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Radhabinode Mondal Vs. Naba Kishore Mondal and ors. - Court Judgment

LegalCrystal Citation
CourtKolkata
Decided On
Judge
Reported inAIR1926Cal578,94Ind.Cas.244
AppellantRadhabinode Mondal
RespondentNaba Kishore Mondal and ors.
Cases ReferredRaj Narayan Mitra v. Ekadasi Bag
Excerpt:
civil procedure code (act v of 1908), order vi, rule 17 - pleadings, amendment of, in second appeal--co-owners--suit for rent by one. - b.b. ghose, j.1. these two appeals arise out of two different suits for rent brought by the plaintiff against a number of defendants. defendant no. 12 is the appellant before us; and the only point that requires consideration is whether the plaintiff's suits are maintainable as framed. the plaintiff claims 1/6th share of the rent alleging that that is due to him on account of the holdings.2. the finding of the lower appellate court is that the co-sharers who own 2/3rd share in the estate were collecting their share of the rent separately for a considerable time, and the plaintiff and his brother were collecting their 1/3rd share jointly. but the plaintiff and his brother started collecting their shares separately from the beginning of 1321 b.s. the claim is for the rent of the years 1319.....
Judgment:

B.B. Ghose, J.

1. These two appeals arise out of two different suits for rent brought by the plaintiff against a number of defendants. Defendant No. 12 is the appellant before us; and the only point that requires consideration is whether the plaintiff's suits are maintainable as framed. The plaintiff claims 1/6th share of the rent alleging that that is due to him on account of the holdings.

2. The finding of the lower Appellate Court is that the co-sharers who own 2/3rd share in the estate were collecting their share of the rent separately for a considerable time, and the plaintiff and his brother were collecting their 1/3rd share jointly. But the plaintiff and his brother started collecting their shares separately from the beginning of 1321 B.S. The claim is for the rent of the years 1319 to 1322 B.S. Both the Courts below decreed the plaintiff's suit for the rent of his 6th share.

3. The principal ground urged on behalf of the appellant is that the plaintiff is not entitled to maintain his suit for his 1/6th share of the rent. It is urged that the fact that the plaintiff and his brother Gopi Kishore were collecting their l/3rd share jointly might raise an inference that the defendants had agreed to pay the rent for the 1/3rd share belonging to the two brothers jointly and the rent for the other 2/3rd share to the other co-sharer, but there is nothing to show that the defendants ever consented to pay the plaintiff the rent for his l/6th share separately. The question, therefore, is whether the plaintiff and his brother being joint proprietors with regard to the l/3rd share of the rent payable to them the plaintiff is entitled to enforce his claim to the 1/6th share of the rent as against the defendants without their consent. Obviously he is not so entitled. The plaintiff alone may sue for the enforcement of the entire contract between him and his brother by making his brother a party defendant. But he is not entitled to enforce a part of the contract between himself and his brother on the one hand and the tenants on the other.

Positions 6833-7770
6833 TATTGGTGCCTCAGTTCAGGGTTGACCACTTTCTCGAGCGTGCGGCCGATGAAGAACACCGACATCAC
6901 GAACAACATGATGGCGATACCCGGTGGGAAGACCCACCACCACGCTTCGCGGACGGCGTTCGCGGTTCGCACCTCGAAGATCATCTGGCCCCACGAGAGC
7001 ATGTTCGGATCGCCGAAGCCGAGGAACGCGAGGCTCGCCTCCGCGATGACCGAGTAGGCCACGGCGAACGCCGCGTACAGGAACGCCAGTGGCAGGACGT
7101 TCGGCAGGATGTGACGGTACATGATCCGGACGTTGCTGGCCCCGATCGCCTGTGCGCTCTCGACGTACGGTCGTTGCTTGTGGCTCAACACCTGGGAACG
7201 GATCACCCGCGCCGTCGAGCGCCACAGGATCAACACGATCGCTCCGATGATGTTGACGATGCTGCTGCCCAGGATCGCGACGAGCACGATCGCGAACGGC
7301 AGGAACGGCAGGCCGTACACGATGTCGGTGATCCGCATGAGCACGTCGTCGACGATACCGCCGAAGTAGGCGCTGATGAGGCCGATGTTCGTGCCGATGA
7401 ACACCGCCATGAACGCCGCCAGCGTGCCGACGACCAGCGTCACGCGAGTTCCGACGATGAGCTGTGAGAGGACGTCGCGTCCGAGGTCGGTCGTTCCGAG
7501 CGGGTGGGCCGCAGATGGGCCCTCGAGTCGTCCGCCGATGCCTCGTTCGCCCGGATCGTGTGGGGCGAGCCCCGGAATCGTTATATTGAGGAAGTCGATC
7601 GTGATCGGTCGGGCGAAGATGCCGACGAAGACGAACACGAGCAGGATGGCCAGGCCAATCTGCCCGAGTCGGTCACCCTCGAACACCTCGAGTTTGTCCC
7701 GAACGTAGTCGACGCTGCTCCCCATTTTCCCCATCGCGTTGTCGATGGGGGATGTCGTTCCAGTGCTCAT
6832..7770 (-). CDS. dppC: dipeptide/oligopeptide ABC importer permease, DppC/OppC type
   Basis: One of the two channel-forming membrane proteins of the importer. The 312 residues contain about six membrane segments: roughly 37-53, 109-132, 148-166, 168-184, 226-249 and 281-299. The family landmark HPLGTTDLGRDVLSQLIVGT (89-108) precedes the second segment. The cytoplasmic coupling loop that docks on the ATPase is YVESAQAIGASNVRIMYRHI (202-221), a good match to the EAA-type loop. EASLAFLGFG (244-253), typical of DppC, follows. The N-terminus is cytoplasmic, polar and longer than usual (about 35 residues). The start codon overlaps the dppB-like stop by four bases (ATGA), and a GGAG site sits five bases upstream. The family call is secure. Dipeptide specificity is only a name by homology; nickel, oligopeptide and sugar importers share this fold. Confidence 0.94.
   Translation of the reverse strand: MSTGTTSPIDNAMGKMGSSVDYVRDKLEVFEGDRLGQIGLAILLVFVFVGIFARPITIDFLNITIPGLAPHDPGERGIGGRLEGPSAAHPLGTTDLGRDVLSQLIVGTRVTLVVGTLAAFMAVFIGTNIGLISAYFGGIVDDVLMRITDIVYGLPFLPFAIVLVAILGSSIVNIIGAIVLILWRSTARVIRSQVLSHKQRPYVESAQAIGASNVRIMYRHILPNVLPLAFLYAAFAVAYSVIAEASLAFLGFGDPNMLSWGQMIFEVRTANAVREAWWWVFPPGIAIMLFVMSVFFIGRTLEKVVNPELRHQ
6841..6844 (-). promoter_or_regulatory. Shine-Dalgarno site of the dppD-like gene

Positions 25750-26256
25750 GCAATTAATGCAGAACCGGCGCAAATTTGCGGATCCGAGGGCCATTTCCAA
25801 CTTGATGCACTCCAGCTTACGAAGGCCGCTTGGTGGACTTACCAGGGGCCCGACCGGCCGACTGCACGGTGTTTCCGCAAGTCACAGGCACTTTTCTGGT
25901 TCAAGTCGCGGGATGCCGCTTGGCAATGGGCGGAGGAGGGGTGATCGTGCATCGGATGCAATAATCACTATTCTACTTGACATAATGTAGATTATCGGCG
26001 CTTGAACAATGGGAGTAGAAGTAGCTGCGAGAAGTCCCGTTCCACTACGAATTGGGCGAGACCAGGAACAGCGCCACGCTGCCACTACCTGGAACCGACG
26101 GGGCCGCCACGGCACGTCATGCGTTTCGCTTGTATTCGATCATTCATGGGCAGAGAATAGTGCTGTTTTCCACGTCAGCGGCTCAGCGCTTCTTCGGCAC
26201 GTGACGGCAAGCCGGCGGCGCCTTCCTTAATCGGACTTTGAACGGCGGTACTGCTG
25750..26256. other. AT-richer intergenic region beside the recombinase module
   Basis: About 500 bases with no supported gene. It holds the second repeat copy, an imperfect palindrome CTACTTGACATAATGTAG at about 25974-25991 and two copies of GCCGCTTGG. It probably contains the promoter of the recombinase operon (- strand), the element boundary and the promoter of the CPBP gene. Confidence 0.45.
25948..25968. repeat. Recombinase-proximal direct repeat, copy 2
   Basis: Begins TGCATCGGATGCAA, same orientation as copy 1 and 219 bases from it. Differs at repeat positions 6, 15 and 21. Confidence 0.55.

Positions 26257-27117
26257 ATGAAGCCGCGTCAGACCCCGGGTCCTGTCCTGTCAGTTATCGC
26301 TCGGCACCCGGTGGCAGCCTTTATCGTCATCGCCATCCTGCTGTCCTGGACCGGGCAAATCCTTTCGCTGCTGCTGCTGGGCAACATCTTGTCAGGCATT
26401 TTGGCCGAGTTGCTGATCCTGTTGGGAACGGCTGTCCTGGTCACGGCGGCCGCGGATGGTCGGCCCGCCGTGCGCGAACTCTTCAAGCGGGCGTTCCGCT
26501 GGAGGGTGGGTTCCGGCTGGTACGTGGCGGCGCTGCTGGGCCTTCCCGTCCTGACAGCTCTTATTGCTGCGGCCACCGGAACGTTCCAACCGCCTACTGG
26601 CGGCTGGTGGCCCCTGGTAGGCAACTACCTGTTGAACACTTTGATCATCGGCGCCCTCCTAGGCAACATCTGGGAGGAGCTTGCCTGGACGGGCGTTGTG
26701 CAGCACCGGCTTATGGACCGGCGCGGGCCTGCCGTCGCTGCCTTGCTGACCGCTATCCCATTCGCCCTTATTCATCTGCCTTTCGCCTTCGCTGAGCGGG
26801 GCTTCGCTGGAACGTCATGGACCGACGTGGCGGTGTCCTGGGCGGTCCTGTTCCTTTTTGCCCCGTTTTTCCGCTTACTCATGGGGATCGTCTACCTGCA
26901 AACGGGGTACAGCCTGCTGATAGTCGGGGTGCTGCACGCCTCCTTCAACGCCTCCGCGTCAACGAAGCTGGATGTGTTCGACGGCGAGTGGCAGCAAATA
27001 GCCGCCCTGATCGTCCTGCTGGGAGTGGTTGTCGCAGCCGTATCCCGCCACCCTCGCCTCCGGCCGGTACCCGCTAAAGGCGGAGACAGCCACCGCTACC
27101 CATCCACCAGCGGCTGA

4. It is argued on behalf of the respondents that the defendants are not in anyway prejudiced by this procedure and it is supported by the case of Raj Narayan Mitra v. Ekadasi Bag 27 C. 479 : 4 C.W.N. 494 : 1 Ind. Dec. (N.S.) 315 which has been cited by the learned Subordinate Judge. It is difficult to say that the defendants would not be prejudiced by such a claim of the plaintiff, because the defendants would be liable to be harassed by two suits where one could only have been brought. Moreover if the defendants had succeeded in establishing in the present suit their other plea that they were not liable to pay any rent on account of the jama being non-exist and obtained a decree in their favour the brother of the plaintiff would not be bound by such a decree. The case of Raj Narayan Mitra v. Ekadasi Bag 27 C. 479 : 4 C.W.N. 494 : 1 Ind. Dec. (N.S.) 315 was a different one in which the parties prayed for apportionment of rent by a decree of the Court in the presence of all the parties.

5. The result, therefore, is that it must be held that the suit as framed by the plaintiff in which he does not show under what circumstances he is entitled to enforce a portion of the claim as maintainable must be dismissed.

6. A belated prayer was made that the plaintiff should be allowed to amend his plaint. But we are not inclined to grant that application in second appeal having regard to the fact that this objection had been taken by the defendants in the Trial Court as well as in the Court of Appeal below and no application for amendment of the plaint was made at all except at the close of the arguments here.

7. Another point was urged on behalf of the appellant that by a decree of this Court passed since the decision of the appeal in this case in the lower Appellate Court it has been declared that defendant No. 12 is not liable to pay any rent for the jama. We are unable to decide the question in the present appeal as the proper materials have not been placed before us with regard to the identity of the lands concerned in the declaratory decree.

8. On these grounds the appeals must be allowed and the suit dismissed with costs in all the Courts.

Cuming, J.

9. I agree.


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